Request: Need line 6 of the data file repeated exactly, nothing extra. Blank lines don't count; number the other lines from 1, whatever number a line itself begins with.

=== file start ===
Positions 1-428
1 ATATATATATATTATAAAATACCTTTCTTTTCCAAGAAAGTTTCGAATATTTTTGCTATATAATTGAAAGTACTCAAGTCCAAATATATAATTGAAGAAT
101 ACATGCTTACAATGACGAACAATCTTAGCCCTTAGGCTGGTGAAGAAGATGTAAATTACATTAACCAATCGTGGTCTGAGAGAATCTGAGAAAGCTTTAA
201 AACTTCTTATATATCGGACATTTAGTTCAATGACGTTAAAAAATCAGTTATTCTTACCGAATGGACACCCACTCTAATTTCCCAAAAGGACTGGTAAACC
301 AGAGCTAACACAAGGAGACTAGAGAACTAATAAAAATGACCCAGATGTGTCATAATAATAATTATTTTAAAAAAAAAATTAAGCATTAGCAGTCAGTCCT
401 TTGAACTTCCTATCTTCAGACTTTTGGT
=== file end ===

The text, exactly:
401 TTGAACTTCCTATCTTCAGACTTTTGGT